‘Write every day’ is ableist writing advice.

In fact, most writing advice is ableist as hell.

It’s taken me a long time to accept that I live with a disability because I’m Autistic (two if you count the C-PTSD, three if you count the ADHD). But this is only recent news – about 6 months ago. Maybe 8. Who knows. It’s taken even longer to accept that how my mind works, how my body stores trauma, are incompatible with most writing advice I’ve seen.

Show up every day to write or you’re not a writer. Okay? I’m not a writer. But I’m still writing, and arguably writing more than those daily writers – whenever I find the energy.

See, my body doesn’t do what I ask it to do most of the time. I am at the mercy of my body’s tides, like the ocean and the moon. My body is the moon, my writing an ocean. I’ve learned to dive into my special interests and routines, as those are two things Autistic bodies can consistently rely on. A good day, motivation, discipline… those are able-bodied concepts I can never depend on.

I’ve had to learn patience, with my process, with my body. I’m naturally an impatient person, and I have this chip on my shoulder, to always accomplish everything in one fell swoop. My body laughs at those notions right before it breaks down.

Filling out forms breaks me down. Laundry is a monster. Organizing my closet? Forget about it. Most days, my only focus is balancing out my moods. Making sure I get to a decent place.

I always start out low and slow – that’s my ADHD talking. I need caffeine to get me moving. Some good conversations and laughs with my baristas. That’s about 11 am or noon, but I usually wake up around 10 am. Sometimes 1 pm. What is morning anyway?

So, the first two hours of my day are focused on finding even footing. Then I eat lunch. Ride that caffeine high. If it’s sunny, some outside time. Of course, prayer is in the mix too. Gotta get right with Allah, every day, in some way. Prayer is harder in the winters, as is everything else. But we move… and cling to Allah’s Mercy as a guiding light. As hope through the hopelessness I so often find myself mired in. Not because of my mind… but because of my body, and its refusal to do anything easily.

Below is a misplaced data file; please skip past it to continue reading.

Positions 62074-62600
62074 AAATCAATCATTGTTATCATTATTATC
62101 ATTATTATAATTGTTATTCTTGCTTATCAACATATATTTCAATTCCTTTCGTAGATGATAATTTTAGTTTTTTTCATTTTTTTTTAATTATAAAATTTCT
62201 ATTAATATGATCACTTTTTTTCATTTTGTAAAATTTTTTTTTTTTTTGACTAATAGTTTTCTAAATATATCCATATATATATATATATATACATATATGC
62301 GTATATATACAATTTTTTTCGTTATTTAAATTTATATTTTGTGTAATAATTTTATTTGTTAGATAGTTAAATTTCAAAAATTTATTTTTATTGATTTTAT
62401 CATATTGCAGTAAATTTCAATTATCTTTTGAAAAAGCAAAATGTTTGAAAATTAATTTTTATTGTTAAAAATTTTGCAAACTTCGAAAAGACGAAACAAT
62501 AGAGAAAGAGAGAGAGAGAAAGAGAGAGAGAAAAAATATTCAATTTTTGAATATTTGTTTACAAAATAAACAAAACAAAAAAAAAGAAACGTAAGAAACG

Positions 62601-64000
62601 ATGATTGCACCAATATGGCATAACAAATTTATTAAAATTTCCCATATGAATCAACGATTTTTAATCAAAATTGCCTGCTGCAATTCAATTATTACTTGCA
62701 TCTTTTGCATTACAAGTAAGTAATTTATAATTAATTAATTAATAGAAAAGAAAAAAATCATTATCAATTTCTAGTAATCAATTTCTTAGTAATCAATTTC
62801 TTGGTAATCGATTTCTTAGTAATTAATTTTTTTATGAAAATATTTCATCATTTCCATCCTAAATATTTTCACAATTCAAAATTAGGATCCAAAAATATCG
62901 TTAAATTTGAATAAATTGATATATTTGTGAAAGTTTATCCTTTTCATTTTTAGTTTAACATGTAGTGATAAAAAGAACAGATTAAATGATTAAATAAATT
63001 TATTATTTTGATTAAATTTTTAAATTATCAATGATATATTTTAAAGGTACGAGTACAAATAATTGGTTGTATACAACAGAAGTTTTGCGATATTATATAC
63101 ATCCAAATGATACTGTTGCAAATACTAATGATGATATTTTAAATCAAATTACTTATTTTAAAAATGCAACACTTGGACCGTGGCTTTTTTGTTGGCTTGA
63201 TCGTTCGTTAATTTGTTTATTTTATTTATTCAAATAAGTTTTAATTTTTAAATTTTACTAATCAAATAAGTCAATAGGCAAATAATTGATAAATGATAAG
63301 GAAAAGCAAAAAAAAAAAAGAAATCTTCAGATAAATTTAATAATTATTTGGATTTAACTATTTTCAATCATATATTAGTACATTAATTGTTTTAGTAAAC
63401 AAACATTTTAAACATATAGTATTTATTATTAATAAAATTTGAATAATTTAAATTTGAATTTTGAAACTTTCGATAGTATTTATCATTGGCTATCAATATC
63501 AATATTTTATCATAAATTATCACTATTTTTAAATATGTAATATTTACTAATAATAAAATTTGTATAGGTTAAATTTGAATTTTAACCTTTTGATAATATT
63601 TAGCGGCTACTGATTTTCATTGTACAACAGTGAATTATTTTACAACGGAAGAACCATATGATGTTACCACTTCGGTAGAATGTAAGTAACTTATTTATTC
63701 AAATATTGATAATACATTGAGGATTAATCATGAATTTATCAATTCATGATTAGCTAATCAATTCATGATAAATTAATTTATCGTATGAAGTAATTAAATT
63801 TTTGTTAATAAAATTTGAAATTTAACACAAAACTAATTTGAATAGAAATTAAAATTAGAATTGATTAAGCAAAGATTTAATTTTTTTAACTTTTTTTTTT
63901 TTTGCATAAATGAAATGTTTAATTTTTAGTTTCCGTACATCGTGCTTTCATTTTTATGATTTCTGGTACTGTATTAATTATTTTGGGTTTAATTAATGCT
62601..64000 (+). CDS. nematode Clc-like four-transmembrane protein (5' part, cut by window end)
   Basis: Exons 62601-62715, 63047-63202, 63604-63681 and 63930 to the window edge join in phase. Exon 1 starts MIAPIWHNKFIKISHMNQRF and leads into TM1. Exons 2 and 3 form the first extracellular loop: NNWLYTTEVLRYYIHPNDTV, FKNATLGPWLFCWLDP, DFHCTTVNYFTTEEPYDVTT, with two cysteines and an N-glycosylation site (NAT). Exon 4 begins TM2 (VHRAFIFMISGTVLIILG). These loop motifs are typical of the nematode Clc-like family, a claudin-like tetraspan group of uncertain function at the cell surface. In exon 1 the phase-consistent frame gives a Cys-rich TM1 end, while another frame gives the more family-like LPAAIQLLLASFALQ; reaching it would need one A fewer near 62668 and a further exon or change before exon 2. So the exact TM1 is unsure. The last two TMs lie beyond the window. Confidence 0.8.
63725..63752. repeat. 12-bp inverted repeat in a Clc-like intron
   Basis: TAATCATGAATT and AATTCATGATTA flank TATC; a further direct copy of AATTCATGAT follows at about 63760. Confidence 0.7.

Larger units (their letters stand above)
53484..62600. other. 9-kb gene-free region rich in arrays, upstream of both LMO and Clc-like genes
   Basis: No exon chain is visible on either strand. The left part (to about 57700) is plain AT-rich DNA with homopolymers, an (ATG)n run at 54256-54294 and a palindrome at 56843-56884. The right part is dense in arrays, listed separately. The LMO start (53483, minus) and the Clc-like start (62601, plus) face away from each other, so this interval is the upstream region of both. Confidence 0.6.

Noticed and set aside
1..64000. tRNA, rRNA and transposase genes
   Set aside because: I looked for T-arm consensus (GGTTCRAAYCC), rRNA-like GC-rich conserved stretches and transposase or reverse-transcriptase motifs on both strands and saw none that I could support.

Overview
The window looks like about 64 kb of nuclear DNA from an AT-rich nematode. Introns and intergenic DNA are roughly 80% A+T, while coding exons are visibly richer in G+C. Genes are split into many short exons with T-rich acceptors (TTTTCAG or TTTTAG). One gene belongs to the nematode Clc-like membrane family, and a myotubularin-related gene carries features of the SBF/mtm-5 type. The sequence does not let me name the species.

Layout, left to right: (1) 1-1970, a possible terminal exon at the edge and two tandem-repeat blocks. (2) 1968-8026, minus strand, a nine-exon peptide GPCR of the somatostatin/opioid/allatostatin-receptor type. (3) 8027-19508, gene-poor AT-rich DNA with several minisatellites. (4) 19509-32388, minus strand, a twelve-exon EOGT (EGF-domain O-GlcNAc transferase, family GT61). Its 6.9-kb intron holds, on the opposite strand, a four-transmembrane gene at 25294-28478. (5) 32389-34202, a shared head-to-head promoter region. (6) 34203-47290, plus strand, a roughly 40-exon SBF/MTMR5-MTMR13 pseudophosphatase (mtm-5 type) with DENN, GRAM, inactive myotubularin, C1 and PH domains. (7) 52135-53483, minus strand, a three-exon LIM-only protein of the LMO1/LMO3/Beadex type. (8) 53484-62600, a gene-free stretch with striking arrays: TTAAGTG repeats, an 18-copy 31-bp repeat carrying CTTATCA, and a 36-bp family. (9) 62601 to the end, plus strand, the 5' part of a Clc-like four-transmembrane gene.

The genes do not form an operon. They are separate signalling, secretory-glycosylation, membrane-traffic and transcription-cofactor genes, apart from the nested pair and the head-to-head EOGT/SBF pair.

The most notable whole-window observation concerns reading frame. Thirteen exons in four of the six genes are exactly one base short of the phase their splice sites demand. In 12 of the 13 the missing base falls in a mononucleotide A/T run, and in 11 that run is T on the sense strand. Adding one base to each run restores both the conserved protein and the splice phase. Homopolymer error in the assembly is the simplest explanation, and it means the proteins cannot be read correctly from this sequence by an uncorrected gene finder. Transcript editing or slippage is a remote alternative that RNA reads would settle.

That’s a hard life to life. I spend too much energy on maintaining my emotions and trying to remember everything I constantly forget. Elusive memory… Autism… patterns and routines hold me down.

That midday prayer, evening prayer…. Fajr if I’m lucky enough. Allah is my strength.

And writing? I write all the time. I’m writing right now. I write when I drive – voice notes. Write in my notes app while waiting in line. Write on a notepad, when I don’t have time, when I need that tactile sensation. I write to save my life, because writing has been the one constant in my life since forever. I write all the time, but I don’t write how other writers write. I don’t write every day, but I write when I’m not writing. Everything I do to find balance is writing. Every picture I take, writing.

Every tear I shed, best believe that’s writing.

Writing is dependent on my body. But my body is not something I can depend on.

Allistic research studies tell me that my body will break down, on average, 20 years before my peers. Because Autistic bodies endure so much stress, we’re expected to die much younger than most people. I hope that’s not true, but if it is, I should write as much as I can before I die. Only when my body is able, but write nonetheless.